The Commanders are drafting a QB, so count them out. Arizona is way more interested, at this point, in nabbing Harrison, Jr. if he makes it to No. 4 than replacing Kyler Murray, who’s played well enough to keep his job in his shortened season. The Buccaneers are probably going to sign a long-term deal with Baker Mayfield, who’s played better than Patrick Mahomes (statistically) this season and seems to fit their team well. There’s no chance at all at a Seahawks reunion, so I don’t understand why that’s there.

What about the Steelers and the Raiders? Well, you’ve got an issue there and it’s Kirk Cousins. Both those teams could have the cap numbers available, even if they technically don’t as of this writing, to make signing Cousins feasible and he will, without question, be the top quarterback available on the market in 2024.

I don’t think Pittsburgh is ready to toss Kenny Pickett into the closest dumpster just yet, but they might still turn in a card on Day Two of the draft with Penix, McCarthy or Nix’s name on it. And that’s probably the smart move for them.

So that leaves the Raiders and, honestly, Wilson would fit in there perfectly, but I still like the Vikes’ odds to land him, with the guys they have to get signed this year and what it would cost them to keep Cousins.


Alright, we’re here. Heading into the final week of the regular season, this is the table we have set before us.


1. Baltimore Ravens 13-3

2. Miami Dolphins 11-5

3. Kansas City Chiefs 10-6

4. Jacksonville Jaguars 9-7

5. Cleveland Browns 11-5

6. Buffalo Bills 10-6

7. Indianapolis Colts 9-7

In the mix: Pittsburgh Steelers (9-7), Houston Texans (9-7)

Clinched: Baltimore Ravens (AFC North and Top AFC Seed), Kansas City Chiefs (AFC West), Miami Dolphins (playoff spot), Cleveland Browns (playoff spot)

Eliminated: New York Jets 6-10, New England Patriots (4-12), Cincinnati Bengals (8-8), Tennessee Titans (5-11), Denver Broncos (8-8), Las Vegas Raiders (7-9), Los Angeles Chargers (5-11)

Key games this week: Steelers at Ravens, Texans at Colts, Jaguars at Titans, Bills at Dolphins

Playoff scenarios: If the Bills beat the Dolphins, they’re AFC East champions and in the playoffs. They can still make into the bracket if they tie with Miami or they lose with a Steelers loss or tie, Jags loss or tie or a Texans vs Colts tie. If Miami wins, they get the AFC East title.

The Texans are AFC South champions with a win over the Colts and a Jaguars loss or tie. Houston makes the playoffs with a win or a tie with a Jaguars loss and a Steelers loss or tie.

Indianapolis is AFC South champ with a win and a Jacksonville loss or tie. Or a tie with the Texans and a Jags loss. They make the playoffs with a win or a tie coupled with a Steelers loss or tie.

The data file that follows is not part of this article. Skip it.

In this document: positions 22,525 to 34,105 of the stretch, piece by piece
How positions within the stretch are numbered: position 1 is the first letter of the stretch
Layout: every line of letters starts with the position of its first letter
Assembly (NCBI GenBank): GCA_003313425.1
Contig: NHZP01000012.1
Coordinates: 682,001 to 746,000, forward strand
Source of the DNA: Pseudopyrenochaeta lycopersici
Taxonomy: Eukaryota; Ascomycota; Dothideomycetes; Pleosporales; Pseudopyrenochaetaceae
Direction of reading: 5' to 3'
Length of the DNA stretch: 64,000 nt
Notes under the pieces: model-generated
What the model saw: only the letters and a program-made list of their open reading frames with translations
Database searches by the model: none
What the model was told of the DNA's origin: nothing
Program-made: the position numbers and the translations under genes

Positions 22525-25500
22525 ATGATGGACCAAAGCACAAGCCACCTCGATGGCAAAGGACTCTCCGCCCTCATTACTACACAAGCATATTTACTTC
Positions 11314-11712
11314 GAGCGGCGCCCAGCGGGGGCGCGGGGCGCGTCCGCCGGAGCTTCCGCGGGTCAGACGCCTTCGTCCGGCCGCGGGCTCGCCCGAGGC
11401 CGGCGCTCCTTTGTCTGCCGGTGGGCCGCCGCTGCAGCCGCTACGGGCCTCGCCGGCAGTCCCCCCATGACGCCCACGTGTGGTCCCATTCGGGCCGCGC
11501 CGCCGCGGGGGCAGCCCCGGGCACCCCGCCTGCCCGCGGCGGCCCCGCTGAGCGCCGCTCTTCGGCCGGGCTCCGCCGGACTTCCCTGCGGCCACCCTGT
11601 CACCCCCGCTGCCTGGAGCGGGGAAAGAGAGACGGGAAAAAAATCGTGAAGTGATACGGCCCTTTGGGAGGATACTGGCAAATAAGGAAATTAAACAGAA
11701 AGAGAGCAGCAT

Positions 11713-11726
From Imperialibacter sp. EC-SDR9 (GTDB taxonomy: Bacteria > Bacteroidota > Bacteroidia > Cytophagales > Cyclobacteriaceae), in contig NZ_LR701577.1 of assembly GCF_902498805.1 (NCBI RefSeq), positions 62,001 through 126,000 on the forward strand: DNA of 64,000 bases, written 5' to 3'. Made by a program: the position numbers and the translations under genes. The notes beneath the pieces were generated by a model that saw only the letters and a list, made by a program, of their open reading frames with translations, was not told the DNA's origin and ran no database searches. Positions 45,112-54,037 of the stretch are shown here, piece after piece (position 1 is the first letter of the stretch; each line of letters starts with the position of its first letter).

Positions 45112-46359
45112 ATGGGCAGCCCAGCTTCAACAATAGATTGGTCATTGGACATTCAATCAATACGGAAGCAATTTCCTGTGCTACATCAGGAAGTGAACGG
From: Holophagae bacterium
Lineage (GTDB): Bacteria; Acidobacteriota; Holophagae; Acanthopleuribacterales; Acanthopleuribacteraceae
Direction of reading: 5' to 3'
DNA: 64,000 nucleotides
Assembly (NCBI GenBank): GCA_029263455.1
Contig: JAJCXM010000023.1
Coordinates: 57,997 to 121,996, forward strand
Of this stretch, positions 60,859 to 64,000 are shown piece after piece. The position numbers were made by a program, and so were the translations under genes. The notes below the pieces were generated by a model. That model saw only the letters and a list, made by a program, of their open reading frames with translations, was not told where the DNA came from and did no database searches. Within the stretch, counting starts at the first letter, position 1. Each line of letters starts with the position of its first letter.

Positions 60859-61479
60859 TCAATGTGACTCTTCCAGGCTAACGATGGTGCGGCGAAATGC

The Jaguars clinch the AFC South with a win over the Titans or a tie paired with a Texans and Colts tie. They can make the playoffs with a tie and a Pittsburgh loss. If the Steelers lose, the Broncos lose (this is the math) and as long as the Texans vs Colts doesn’t end in a tie, the Jaguars can still make it to the postseason with a loss.

Lastly, the Steelers can get into the postseason with a win over the Ravens, who will be resting starters, and a Bills loss or a win and a Jaguars loss or tie (as long as Houston vs Indy doesn’t end in a tie). They also slide in with a win and a Texans vs Colts tie. They can lose and make it if the Jags lose and a Broncos win (again, my old enemy math) as long as the Houston and Indianapolis don’t end in a tie.


1. San Francisco 49ers 12-4

2. Dallas Cowboys 11-5

3. Detroit Lions 11-5

4. Tampa Bay Buccaneers 8-8

5. Philadelphia Eagles 11-5

6. Los Angeles Rams 9-7

7. Green Bay Packers 8-8

In the mix: Minnesota Vikings (7-9), New Orleans Saints (8-8), Atlanta Falcons (7-9), Seattle Seahawks (8-8)

Eliminated: New York Giants (5-11), Washington Commanders (4-12), Chicago Bears (7-9), Carolina Panthers (2-14), Arizona Cardinals (4-12)

Clinched: San Francisc 49ers (clinched NFC West and NFC top seed), Detroit Lions (clinched NFC North), Dallas Cowboys (clinched playoff spot), Philadelphia Eagles (clinched playoff spot), Los Angeles Rams (clinched playoff spot)

Playoff scenarios: The Dallas Cowboys clinch the NFC East and the No. 2 seed with a win. They can clinch the NFC East with a tie and Eagles tie or an Eagles loss. Philly wins the NFC East with a victory and a Cowboys loss or tie. They can also take it with a tie and a Dallas loss.

Green Bay keeps their spot with a win or a tie with a Seahawks loss or tie plus a Saints loss or tie. They can also make it with a tie and a Seattle loss and a Tampa Bay loss. And, here we go…. they tie and the Seahawks tie, plus a Bucs loss or tie. A Vikings loss or tie plus a Seattle loss and a Buccaneers loss. Or, lastly, a Minnesota loss, Seahawks loss and Saints loss.

The Vikings can make it with a win and a Packers loss with a Seahawks loss and a Bucs loss. They can also et in with a win and a Green Bay loss, Seattle loss and a Saints loss.

New Orleans wins the NFC South with a win and a Tampa Bay loss or tie. They can make it with a tie and a Bucs loss. They can make the playoffs with a win and a Seahawks loss or tie and a Packers loss or tie. A tie can get them in with a Seattle loss and a Green Bay loss.

The Seahawks are looking at a win and Green Bay loss to get in. A tie can land them in the bracket with a Packers loss and Tampa Bay loss or tie or a Packers loss and Saints loss or tie.

Tampa Bay claims the NFC South with a win or a tie and a Saints loss or tie. They get into the playoffs with a tie along with a Seahawks loss and a Green Bay loss or tie.

And, to wrap it all up, the Falcons win the NFC South with a win over the Saints and a Buccaneers loss.

Follow Adam Greene on Twitter @TheFirstMan.